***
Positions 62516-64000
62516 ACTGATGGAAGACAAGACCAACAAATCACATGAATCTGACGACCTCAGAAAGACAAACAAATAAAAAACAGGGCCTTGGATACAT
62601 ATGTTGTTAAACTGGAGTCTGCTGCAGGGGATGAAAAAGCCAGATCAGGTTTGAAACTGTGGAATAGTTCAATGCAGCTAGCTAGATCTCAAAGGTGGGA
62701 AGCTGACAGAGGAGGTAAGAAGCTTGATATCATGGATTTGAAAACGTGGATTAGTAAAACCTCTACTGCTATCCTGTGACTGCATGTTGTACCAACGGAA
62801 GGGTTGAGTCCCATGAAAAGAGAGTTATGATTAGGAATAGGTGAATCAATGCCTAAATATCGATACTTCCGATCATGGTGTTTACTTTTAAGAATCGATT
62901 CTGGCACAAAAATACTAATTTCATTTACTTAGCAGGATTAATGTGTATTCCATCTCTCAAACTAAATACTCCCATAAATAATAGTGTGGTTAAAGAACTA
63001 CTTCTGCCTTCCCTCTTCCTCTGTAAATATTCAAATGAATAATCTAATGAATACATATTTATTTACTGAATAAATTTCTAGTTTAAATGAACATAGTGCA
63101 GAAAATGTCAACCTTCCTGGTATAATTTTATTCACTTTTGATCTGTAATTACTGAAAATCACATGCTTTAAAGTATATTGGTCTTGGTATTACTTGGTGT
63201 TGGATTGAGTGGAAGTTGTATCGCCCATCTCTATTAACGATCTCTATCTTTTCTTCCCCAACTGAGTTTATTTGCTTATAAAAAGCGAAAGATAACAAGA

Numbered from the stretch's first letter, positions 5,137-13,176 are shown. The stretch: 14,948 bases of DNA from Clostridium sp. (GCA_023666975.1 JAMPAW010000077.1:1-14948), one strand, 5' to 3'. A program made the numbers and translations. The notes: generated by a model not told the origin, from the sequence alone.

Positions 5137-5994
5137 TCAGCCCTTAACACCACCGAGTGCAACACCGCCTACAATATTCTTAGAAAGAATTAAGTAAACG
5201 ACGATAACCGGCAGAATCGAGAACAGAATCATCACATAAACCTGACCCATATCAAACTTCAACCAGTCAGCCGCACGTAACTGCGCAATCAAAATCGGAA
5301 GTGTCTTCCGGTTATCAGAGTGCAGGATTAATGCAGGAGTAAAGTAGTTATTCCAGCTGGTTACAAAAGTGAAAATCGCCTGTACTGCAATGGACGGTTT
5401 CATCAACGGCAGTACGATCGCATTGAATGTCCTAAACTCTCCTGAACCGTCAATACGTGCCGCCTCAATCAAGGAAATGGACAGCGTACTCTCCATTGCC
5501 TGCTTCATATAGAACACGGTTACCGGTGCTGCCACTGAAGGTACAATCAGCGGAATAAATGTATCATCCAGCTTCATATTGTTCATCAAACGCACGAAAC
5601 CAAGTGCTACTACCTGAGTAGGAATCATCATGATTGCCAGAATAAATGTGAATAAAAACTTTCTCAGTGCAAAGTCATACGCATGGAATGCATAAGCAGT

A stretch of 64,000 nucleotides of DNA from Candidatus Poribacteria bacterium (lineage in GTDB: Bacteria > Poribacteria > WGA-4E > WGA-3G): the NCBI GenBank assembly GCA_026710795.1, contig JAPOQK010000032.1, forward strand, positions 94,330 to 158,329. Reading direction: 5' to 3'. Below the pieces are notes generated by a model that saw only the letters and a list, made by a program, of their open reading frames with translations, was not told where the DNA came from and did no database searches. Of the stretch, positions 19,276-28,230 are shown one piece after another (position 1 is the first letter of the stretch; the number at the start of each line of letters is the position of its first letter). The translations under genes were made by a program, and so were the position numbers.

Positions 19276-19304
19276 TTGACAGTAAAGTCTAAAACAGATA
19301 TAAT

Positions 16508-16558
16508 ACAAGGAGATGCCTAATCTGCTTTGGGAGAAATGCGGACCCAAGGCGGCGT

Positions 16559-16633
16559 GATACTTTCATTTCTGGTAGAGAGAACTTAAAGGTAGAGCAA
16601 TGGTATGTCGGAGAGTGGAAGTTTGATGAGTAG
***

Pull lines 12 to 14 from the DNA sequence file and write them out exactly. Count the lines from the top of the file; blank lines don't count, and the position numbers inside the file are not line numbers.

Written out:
5137 TCAGCCCTTAACACCACCGAGTGCAACACCGCCTACAATATTCTTAGAAAGAATTAAGTAAACG
5201 ACGATAACCGGCAGAATCGAGAACAGAATCATCACATAAACCTGACCCATATCAAACTTCAACCAGTCAGCCGCACGTAACTGCGCAATCAAAATCGGAA
5301 GTGTCTTCCGGTTATCAGAGTGCAGGATTAATGCAGGAGTAAAGTAGTTATTCCAGCTGGTTACAAAAGTGAAAATCGCCTGTACTGCAATGGACGGTTT